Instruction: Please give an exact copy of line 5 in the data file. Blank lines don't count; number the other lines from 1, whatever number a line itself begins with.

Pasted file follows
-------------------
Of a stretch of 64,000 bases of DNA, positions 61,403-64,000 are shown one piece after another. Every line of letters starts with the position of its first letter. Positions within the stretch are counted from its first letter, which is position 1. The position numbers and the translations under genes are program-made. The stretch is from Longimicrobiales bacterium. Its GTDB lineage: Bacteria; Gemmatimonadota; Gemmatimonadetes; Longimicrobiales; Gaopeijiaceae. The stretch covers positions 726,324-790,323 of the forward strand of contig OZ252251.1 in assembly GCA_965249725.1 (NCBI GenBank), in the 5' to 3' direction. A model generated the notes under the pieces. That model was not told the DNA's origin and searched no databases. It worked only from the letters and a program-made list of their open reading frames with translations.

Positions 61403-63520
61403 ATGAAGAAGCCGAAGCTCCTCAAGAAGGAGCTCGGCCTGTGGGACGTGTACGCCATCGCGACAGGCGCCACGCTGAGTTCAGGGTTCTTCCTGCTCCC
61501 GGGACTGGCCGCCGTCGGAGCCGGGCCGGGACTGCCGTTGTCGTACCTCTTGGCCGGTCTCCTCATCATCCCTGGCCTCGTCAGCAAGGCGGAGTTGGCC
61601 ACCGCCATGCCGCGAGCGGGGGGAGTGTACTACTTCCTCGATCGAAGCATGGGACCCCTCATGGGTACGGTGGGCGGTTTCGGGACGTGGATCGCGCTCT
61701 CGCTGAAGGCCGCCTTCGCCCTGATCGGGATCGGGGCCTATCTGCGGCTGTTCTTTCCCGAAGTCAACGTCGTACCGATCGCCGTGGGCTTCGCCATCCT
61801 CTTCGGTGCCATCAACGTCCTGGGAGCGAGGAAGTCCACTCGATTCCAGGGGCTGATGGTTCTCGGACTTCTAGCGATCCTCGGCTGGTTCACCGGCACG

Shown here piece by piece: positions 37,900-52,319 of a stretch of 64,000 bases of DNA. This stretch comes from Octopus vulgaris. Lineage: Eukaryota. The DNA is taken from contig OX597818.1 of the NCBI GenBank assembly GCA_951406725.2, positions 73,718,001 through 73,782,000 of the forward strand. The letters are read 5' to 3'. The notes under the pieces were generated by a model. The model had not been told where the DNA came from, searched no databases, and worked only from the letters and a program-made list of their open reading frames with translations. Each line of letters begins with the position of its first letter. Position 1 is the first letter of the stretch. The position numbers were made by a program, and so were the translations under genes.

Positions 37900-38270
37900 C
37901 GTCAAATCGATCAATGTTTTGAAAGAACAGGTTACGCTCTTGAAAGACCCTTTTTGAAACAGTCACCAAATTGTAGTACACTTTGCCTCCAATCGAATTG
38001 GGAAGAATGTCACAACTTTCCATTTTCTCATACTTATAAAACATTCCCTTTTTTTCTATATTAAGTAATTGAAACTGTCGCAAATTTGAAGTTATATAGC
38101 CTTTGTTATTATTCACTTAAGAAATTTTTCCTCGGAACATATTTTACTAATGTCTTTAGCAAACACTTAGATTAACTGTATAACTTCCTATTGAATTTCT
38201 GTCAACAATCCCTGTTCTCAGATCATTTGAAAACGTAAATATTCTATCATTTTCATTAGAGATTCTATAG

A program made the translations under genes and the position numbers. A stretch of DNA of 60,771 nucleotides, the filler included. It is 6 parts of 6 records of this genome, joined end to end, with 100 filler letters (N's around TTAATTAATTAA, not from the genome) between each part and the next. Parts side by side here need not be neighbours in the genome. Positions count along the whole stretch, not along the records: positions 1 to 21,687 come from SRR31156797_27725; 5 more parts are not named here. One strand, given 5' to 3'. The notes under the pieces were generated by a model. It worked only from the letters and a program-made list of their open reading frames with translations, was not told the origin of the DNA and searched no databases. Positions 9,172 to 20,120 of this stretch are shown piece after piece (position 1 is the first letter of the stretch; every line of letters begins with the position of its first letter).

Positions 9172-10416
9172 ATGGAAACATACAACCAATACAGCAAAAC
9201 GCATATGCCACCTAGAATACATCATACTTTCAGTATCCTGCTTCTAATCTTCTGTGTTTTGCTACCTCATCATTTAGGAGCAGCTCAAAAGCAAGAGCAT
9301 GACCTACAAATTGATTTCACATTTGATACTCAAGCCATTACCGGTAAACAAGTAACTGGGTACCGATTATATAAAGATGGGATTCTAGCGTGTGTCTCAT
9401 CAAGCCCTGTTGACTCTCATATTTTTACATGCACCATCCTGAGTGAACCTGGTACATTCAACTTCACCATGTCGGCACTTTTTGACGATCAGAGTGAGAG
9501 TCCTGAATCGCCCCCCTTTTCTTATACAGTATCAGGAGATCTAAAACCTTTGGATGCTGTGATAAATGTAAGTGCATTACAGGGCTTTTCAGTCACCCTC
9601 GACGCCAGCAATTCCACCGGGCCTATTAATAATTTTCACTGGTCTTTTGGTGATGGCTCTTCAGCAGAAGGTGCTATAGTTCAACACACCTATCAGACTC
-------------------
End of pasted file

61601 ACCGCCATGCCGCGAGCGGGGGGAGTGTACTACTTCCTCGATCGAAGCATGGGACCCCTCATGGGTACGGTGGGCGGTTTCGGGACGTGGATCGCGCTCT